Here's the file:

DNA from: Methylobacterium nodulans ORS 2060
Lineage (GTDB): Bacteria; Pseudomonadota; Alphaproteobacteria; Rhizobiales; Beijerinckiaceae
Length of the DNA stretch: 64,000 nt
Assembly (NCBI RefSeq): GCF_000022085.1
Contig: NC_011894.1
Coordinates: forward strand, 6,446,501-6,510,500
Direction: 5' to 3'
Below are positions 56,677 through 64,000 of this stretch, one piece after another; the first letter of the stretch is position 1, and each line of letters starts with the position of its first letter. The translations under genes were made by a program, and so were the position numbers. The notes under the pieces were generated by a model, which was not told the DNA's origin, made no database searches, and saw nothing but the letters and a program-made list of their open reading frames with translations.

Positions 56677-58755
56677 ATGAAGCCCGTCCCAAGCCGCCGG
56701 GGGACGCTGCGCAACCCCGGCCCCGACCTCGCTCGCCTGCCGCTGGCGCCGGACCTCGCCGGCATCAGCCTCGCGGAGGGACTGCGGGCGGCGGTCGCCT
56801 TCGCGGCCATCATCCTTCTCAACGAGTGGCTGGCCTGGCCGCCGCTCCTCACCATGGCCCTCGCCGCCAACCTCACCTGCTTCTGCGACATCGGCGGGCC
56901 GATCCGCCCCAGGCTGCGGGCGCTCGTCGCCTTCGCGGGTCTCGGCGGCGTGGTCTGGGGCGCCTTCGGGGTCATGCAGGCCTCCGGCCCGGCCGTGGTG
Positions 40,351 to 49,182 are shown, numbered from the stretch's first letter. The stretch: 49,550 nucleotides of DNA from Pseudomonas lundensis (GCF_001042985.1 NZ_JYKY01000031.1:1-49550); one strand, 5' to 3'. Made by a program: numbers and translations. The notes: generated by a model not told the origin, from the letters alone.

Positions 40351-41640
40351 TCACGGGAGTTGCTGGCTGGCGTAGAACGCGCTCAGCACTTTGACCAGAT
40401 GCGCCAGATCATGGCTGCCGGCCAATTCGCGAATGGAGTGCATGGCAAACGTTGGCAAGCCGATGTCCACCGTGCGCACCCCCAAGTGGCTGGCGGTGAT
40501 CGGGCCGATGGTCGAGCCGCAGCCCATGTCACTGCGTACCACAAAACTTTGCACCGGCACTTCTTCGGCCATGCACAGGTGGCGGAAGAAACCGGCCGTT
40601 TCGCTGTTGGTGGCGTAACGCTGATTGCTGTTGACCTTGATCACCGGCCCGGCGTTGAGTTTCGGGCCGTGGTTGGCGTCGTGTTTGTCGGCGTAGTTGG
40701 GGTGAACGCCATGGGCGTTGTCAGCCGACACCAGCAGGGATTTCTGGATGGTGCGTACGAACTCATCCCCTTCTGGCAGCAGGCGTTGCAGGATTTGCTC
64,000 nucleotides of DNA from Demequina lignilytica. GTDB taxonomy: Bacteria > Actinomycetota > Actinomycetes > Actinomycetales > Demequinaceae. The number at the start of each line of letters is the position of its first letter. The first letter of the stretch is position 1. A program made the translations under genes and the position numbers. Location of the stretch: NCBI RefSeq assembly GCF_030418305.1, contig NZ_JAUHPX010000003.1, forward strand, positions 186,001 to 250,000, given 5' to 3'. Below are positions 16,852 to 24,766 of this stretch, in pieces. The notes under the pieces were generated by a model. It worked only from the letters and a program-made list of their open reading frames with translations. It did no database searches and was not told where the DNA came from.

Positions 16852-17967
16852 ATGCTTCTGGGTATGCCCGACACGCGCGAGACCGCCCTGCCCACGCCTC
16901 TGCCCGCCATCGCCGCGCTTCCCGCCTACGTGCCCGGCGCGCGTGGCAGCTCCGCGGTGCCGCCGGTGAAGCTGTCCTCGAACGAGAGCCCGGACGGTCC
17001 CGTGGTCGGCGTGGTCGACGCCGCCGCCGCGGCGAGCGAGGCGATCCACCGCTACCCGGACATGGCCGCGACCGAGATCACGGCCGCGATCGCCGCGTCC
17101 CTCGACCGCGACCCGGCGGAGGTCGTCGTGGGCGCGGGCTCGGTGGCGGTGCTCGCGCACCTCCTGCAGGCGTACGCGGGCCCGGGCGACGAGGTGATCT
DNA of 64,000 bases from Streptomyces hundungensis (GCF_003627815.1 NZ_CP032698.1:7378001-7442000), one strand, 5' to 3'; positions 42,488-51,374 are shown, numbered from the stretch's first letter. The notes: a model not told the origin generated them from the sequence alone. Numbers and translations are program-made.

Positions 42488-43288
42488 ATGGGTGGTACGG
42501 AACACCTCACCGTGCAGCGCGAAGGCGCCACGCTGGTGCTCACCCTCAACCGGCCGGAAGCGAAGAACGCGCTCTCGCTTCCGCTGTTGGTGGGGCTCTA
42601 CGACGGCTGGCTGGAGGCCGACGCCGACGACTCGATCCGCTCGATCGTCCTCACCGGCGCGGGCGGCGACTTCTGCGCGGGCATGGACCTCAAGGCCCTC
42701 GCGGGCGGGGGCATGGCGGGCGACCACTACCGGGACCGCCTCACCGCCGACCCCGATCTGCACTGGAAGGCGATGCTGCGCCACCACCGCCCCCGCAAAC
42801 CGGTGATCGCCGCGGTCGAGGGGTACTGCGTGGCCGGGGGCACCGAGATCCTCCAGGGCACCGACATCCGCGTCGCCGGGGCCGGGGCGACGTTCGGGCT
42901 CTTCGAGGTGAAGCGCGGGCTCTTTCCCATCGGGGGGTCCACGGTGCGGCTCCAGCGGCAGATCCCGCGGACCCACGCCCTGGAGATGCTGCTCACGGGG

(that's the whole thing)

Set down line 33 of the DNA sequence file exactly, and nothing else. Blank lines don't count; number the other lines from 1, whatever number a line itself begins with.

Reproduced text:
42801 CGGTGATCGCCGCGGTCGAGGGGTACTGCGTGGCCGGGGGCACCGAGATCCTCCAGGGCACCGACATCCGCGTCGCCGGGGCCGGGGCGACGTTCGGGCT